Fresh moose sausage - early efforts February 24, 2013 14:07

Some months ago the stars aligned, and after years of theoretical interest I finally got to try my hand at sausage making.  A friend was running out of creative ways to eat the ground moose with which his dad had stocked his freezer, and I'd recently gotten my hands on a simple old school sausage grinder / stuffer (i.e. I took it from the store).  The stage was set.

 2012-10-22 21.39.06
dark red ground moose with a handful of breadcrumbs

 Here's the moose as it came out of the freezer.  It's incredibly lean, and this was after it was already supplemented with beef fat.  Those are breadcrumbs poured over the moose to act as a binder.  Ideally these get added after the salt, seasoning, and any water are mixed in, but we didn't know this at the time.

 2012-10-22 21.14.47
grinding the beef fat... or should I say smearing it

 Did I mention the moose was lean?  The moose (with a small amount of beef fat added) was around 5% fat, so we ground up beef fat from the butcher to bring the % fat up toward 20% (still quite lean for sausage!).  You'll notice a bit of a problem in the above photo- the fat is getting mushed up into almost a paste by the action of the grinder.  We learned that we'd allowed the fat to get too warm before feeding it through.  We should have kept the fat frozen or at least very cold until ready to grind it.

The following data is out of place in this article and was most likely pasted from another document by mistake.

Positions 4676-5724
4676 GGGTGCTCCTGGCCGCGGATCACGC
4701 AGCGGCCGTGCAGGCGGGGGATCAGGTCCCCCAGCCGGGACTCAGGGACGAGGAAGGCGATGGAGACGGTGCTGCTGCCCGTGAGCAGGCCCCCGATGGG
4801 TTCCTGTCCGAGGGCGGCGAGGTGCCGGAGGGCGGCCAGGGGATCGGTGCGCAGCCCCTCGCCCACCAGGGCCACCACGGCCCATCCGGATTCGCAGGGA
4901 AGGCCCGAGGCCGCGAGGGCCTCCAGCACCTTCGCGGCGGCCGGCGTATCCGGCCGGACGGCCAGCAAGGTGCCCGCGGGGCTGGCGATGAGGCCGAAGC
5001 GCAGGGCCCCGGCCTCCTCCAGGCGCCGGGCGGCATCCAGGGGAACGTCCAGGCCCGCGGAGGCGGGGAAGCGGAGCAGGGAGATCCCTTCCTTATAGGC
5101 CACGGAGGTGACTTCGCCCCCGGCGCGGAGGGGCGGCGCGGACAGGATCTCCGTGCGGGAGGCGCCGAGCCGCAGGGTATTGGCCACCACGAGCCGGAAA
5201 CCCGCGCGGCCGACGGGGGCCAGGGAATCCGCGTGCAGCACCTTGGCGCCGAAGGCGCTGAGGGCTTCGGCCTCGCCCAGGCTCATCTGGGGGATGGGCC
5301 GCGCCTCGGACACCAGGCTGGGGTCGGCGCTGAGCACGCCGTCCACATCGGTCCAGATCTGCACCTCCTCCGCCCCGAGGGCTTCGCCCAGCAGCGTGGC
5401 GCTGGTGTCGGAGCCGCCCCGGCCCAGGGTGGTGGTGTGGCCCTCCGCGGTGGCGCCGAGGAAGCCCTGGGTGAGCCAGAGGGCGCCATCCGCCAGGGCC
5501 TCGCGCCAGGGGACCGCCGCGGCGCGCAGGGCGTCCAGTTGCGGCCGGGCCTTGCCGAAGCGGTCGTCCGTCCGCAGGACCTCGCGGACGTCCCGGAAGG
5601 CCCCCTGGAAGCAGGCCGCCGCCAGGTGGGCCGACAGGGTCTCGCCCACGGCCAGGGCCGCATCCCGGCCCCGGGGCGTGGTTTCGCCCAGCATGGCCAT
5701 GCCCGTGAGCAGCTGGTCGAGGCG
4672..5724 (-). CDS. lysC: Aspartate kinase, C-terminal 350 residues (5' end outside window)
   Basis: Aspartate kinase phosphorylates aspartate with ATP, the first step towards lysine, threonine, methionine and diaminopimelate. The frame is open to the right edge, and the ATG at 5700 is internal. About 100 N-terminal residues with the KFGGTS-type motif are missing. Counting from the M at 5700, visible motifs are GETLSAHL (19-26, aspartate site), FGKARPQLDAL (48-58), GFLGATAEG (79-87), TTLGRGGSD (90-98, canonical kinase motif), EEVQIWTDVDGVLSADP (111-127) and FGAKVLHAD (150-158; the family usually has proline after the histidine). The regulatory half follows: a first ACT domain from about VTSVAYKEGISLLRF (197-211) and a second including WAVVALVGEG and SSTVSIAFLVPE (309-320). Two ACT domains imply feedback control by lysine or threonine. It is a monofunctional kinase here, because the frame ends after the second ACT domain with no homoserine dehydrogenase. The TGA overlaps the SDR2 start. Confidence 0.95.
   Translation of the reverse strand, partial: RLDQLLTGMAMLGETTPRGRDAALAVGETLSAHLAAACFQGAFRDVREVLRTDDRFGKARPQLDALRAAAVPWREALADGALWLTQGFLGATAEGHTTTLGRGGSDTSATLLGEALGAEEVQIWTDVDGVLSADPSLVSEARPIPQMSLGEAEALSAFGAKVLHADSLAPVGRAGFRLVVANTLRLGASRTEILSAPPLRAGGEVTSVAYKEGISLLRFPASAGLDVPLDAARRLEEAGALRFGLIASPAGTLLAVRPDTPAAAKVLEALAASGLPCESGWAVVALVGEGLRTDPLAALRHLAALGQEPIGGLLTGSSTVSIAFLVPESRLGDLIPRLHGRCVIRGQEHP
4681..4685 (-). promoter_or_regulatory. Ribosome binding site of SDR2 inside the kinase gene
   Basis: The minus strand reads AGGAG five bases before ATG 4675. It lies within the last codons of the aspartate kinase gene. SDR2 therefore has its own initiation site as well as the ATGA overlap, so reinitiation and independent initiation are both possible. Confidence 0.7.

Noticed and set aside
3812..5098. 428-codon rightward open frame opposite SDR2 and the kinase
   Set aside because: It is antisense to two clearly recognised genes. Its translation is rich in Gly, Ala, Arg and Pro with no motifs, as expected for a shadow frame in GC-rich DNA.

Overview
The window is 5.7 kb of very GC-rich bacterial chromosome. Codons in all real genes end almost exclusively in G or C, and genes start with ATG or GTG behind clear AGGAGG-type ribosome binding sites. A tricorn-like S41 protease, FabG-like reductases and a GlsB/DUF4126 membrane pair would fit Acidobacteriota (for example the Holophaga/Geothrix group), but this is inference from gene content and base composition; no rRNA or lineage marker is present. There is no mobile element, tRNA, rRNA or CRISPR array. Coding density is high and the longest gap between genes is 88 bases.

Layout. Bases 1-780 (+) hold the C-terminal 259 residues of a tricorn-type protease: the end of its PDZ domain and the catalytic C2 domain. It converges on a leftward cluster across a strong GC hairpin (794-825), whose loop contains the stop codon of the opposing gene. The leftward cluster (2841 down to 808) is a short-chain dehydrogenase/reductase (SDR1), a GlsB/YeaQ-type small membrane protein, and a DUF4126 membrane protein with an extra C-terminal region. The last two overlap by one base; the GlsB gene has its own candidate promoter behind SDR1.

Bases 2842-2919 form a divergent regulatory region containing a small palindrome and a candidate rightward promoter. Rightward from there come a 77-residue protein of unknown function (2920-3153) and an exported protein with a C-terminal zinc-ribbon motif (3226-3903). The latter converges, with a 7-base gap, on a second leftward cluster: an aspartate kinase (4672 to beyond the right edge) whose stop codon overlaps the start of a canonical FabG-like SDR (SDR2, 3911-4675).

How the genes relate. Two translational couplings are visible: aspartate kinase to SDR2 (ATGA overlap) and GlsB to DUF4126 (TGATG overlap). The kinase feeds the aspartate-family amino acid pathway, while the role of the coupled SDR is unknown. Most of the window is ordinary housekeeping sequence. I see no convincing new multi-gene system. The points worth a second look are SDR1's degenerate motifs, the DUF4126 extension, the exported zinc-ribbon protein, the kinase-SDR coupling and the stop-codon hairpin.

2012-10-22 22.09.32
natural casings aren't as fragile as they look, but threading them onto the stuffing horn is still a delicate procedure

 Loading the casings onto the stuffing horn.  Here we're using natural hog casings around 35mm in diameter.  They're packed in salt as "shorts" or pieces just over a meter long.  This is convenient because it means you can feed the whole length onto a horn as shown here.  Most resources recommend rinsing and soaking the casings before use; you can see the rinsed casings in the upper right.

 2012-10-22 22.08.58
"Ta-da! Says Chris.

 

 2012-10-25 14.20.04
all gussied up with fixin's

 They weren't the best or juiciest sausages I've eaten in my life, but we learned enough to do it a little better next time and that's what counts.  When paired with home-grown oyster mushrooms, homemade mustard and fresh sauerkraut, it was still a pretty darned good lunch.  Bon appetit!